Celebrating its centenary in 2021, core business at Huddersfield-based Westin Drives centres on the provision of 24/7 service and repair facilities for electric motors and other electro-mechanical equipment. Until recently, any machining required was either subcontracted or limited to a single manual centre lathe.
Five years ago, the decision was made to bring machining in-house to address logistical issues surrounding the company’s low-volume subcontract requirement. With no prior internal machining knowledge, this facility has transformed to what is Westin Engineering today.
Westin Engineering has just taken delivery of its first five-axis machining centre, adding to two turning centres and a vertical machining centre equipped with a 4th-axis, all of which were provided by XYZ Machine Tools.
Initially, these machine investments were intended to support services at Westin Drives. However, the facility developed rapidly and, with strategic acquisitions, Westin Engineering has evolved into a full-service subcontract machinist offering everything from the reverse engineering of single components to volume production for a diverse
range of industries.
“Our primary priorities were milling and turning capabilities, which saw the arrival of the XYZ 1020 VMC with an optional fourth axis,” states Fraser Lynch, director at Westin Engineering. “This allowed us to machine larger bearing housings, while the XYZ SLX 425 ProTurn lathe was ideal for one-off and low-volume turning work to support Westin Drives.”
While these two machines enabled Westin Engineering to support its sister company, the next major move came in 2017 with the purchase of Kenward Engineering, a gear-cutting specialist, followed by the acquisition of general subcontractor, Kingsmith Engineering. These two developments brought with them a need for further machining investment.
“Much of the machining capability of these two businesses was either specialist gear-cutting equipment or dated turning and milling machines, so we needed to invest further, particularly in turning and milling capacity,” says Lynch. “We looked at mill-turn machines, but after speaking with XYZ Machine Tools we decided to acquire an XYZ CT65 LTY turning centre with LNS barfeed capability.
“With a Y axis and live tooling on our two CT65 LTYs it meant we could transfer a lot of work directly to them and reduce the number of operations required from four or five in some cases, down to just two operations maximum,” he continues. “The barfeed allows us to run unmanned throughout the night. During the day, the two machines are managed by a single operator, giving us significant efficiency gains for a vast majority of work. These two machines can achieve the work output of two lathes and two machining centres.”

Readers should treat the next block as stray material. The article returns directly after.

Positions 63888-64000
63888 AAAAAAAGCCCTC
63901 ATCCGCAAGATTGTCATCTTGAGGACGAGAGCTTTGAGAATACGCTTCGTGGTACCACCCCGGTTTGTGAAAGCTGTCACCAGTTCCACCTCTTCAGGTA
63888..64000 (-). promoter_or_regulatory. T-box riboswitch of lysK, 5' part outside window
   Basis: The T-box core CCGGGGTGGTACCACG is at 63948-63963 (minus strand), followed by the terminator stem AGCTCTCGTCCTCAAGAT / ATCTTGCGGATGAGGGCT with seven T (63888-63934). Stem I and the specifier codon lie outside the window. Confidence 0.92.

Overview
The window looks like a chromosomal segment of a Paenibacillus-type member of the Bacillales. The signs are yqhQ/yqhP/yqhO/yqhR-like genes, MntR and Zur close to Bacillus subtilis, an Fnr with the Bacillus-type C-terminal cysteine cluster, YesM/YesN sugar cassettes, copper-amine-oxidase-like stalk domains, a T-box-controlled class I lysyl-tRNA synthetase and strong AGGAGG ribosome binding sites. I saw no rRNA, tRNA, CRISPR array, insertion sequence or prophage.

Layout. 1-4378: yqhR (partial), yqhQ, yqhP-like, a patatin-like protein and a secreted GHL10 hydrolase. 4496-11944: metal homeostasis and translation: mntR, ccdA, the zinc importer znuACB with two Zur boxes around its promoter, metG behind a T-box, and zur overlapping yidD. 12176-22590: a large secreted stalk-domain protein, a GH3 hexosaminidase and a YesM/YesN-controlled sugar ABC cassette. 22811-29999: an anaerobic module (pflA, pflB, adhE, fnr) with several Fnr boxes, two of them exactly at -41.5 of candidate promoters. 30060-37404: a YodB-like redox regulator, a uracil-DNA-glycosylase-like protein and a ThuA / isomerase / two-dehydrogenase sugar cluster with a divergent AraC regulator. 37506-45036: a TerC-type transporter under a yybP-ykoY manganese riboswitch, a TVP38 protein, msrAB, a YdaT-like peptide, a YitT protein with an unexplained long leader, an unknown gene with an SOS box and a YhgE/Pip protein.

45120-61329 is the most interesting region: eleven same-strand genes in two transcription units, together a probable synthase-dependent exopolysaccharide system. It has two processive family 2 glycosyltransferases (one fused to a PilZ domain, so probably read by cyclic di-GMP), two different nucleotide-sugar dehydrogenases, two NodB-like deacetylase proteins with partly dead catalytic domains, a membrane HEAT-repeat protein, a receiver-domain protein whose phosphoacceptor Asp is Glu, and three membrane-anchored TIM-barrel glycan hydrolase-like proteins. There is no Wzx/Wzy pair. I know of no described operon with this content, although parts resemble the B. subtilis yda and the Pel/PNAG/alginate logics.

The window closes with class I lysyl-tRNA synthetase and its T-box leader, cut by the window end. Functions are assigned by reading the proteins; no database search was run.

With the bulk of the turning and milling now accounted for, attention turned to gear cutting. The acquisition of Kenward brought with it several specialist gear cutting, shaping and hobbing machines, but Westin Engineering was looking for greater versatility, especially for one-off or low-volume manufacture where the cost of specialist gear-cutting tooling was prohibitive. Smaller shaft and pinion work could be accommodated on the XYZ 1020 VMC, but larger diameter gears posed a problem. The solution was an XYZ UMC-5X simultaneous five-axis machining centre.
“We discussed our requirement with the applications team at XYZ Machine Tools and through their recommendation, we contacted Don Tyne Gear Systems, a specialist in gear design,” says Lynch. “Their software can generate gear data that can be transferred to our Open Mind CADCAM, allowing the machining of the full tooth form utilising the simultaneous five-axis capability of the XYZ UMC-5X.”
The combination of software and Siemens control on the UMC-5X makes gear design and manufacture almost conversational. By eliminating reliance on highly-skilled personnel, time-consuming calculations and expensive gear-cutting tooling, it meant Westin Engineering could provide a quick response and dramatically shorten lead times for this type of work. A further advantage is that by making use of sister tooling in the UMC-5X tool changer (with up to 60 positions), the machine can run lights out.
“Using standard probing and integrated ‘Smart Machining Technology’ on the UMC-5X we can monitor tool wear,” explains Lynch. “Alternatively we can set the machine to switch to sister tooling after a determined number of teeth have been cut, which ensures production is maintained overnight. All while using standard tooling such as ball-nose cutters.
“We see a lot of potential on the machining side and we’re identifying a lack of supply capability, especially where it involves more than just making to drawing and there is a requirement for engineering input,” he adds. “Our investment is enabling us to cut lead times on work such as this. Partnering with XYZ Machine Tools has additional benefits through their close working relationships with other suppliers, such as Open Mind and Ceratizit. In addition, the ProtoTRAK and Siemens controls bring added flexibility to our work. Throw in the cost benefit of the XYZ machines and it all makes perfect sense.”
This willingness to invest is paying dividends and has helped Westin Engineering to build on its reputation for delivering on its promises. Moreover, the company’s partnership with XYZ Machine Tools goes beyond the simple provision of machining capacity.
For further information www.xyzmachinetools.com